Spring break tired
After a semester back in the building, MCHS's staff members feel burnt out
Teachers go home, bag slung over a shoulder and head pounding with everything that went on through the day. Kids misbehaving, school work not being turned in, essays that need to be graded — all of it piles up, leaving a mountain of work yet to be done and problems that still need solving. Even at home teachers can’t leave behind their school day. All of these factors leave teachers feeling burnt out more than ever before.
Last year, everything was very unprecedented, whether that be worrying about COVID-19 or having to make many changes to the daily school life of young teenagers. Last year left many students floundering, due to many changes happening all too fast. This leads to students not wanting to do work and trudging through the school year. Many students left the 2020-2021 school year feeling burnt out due to all the stress and changes happening to a seemingly normal institution like school.
This is the same process that is happening to teachers, not just within MCHS but country-wide. Teachers around the U.S. are feeling the effects of coming back to school full time after more than two semesters of learning online — so much so that, during Thanksgiving break, many high schools shut down all week instead of two or three days. Stress is higher than ever before not just for students but for the teachers as well, leading to teachers feeling burnt out just from the first semester back. Teachers are feeling frustrated at high expectations, student misbehavior and an unprecedented year.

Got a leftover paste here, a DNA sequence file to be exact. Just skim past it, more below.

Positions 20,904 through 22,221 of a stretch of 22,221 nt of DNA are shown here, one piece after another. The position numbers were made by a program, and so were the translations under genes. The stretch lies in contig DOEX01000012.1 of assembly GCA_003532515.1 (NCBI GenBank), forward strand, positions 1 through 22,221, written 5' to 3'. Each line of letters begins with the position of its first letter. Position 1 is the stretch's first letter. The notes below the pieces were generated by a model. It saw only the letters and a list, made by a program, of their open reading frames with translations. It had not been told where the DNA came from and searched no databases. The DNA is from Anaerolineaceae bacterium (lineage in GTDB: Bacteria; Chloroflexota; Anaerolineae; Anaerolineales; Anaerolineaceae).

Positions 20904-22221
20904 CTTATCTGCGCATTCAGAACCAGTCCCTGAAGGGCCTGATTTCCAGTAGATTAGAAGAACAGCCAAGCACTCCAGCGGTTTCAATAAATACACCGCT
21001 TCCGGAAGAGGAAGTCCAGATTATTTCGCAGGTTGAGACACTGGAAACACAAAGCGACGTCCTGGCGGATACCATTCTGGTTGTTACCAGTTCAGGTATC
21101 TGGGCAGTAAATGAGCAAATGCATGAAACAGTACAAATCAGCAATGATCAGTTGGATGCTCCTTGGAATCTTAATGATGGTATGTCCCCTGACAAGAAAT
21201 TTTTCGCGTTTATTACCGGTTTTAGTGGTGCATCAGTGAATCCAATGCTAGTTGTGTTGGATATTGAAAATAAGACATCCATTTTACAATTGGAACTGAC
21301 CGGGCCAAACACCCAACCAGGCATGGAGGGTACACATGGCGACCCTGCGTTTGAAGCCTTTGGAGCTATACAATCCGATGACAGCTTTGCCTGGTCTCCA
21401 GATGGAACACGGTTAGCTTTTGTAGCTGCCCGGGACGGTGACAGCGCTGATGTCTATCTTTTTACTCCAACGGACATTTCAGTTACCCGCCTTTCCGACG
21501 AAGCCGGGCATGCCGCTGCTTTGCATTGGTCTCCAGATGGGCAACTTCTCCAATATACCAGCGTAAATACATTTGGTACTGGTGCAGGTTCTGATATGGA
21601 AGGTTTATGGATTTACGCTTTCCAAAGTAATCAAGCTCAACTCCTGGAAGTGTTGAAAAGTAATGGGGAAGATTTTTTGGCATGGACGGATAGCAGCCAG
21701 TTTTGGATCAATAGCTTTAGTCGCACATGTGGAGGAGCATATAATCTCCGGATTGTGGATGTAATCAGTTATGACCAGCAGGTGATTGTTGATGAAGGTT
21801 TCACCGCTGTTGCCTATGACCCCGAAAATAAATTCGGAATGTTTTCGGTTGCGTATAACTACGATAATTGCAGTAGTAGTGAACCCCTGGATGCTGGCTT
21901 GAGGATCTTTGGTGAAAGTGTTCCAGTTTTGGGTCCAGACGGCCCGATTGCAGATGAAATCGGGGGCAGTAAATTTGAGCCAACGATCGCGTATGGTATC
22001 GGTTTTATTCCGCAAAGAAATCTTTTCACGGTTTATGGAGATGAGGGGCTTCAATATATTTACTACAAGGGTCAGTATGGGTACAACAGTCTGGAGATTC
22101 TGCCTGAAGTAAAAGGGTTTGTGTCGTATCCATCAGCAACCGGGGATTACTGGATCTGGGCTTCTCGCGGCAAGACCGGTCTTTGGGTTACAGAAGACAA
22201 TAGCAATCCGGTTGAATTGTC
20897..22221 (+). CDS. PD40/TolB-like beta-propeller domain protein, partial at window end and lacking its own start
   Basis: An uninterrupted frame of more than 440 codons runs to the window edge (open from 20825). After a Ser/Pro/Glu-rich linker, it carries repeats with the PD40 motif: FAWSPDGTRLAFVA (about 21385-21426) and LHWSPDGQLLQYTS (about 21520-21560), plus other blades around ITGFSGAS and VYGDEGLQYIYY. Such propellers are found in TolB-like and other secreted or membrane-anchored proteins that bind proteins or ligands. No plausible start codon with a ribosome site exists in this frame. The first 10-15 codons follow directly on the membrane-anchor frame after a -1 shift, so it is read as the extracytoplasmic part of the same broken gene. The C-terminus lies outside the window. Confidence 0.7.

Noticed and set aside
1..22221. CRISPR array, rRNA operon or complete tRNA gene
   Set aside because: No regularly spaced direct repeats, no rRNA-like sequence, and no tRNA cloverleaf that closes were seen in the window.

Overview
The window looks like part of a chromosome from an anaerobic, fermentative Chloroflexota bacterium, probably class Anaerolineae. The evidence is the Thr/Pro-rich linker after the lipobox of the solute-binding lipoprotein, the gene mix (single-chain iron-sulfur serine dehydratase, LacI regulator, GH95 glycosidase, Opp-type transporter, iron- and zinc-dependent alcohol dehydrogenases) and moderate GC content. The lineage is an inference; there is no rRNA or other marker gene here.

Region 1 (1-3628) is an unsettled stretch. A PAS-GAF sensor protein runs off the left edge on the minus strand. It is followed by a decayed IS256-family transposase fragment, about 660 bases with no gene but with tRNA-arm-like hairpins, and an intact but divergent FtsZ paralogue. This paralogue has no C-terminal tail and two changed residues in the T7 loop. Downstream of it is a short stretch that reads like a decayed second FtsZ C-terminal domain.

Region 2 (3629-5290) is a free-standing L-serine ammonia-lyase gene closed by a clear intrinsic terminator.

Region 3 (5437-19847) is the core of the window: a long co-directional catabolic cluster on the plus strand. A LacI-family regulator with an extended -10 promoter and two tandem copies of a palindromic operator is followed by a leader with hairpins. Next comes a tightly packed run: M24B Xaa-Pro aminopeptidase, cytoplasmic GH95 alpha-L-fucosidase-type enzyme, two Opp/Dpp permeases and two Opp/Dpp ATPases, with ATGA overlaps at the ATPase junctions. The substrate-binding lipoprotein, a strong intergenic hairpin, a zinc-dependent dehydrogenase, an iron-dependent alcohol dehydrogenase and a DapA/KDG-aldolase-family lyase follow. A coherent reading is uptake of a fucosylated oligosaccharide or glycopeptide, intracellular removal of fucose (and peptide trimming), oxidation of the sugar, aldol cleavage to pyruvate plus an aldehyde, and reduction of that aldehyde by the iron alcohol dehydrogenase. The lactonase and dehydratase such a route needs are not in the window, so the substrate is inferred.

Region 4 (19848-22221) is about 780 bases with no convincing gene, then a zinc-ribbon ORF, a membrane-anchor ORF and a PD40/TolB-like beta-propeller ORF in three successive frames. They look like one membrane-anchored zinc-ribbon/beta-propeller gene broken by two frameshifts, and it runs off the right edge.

All of this stress has many teachers contemplating a simple question: “Is this what we really signed up for?” Many more unanswered questions leave teachers with more on their plates than ever before.
Student stress is discussed frequently, but teacher burnout discussed far less frequently — and sometimes seen as taboo. But this is the reality of the situation for teachers at MCHS and all throughout the U.S.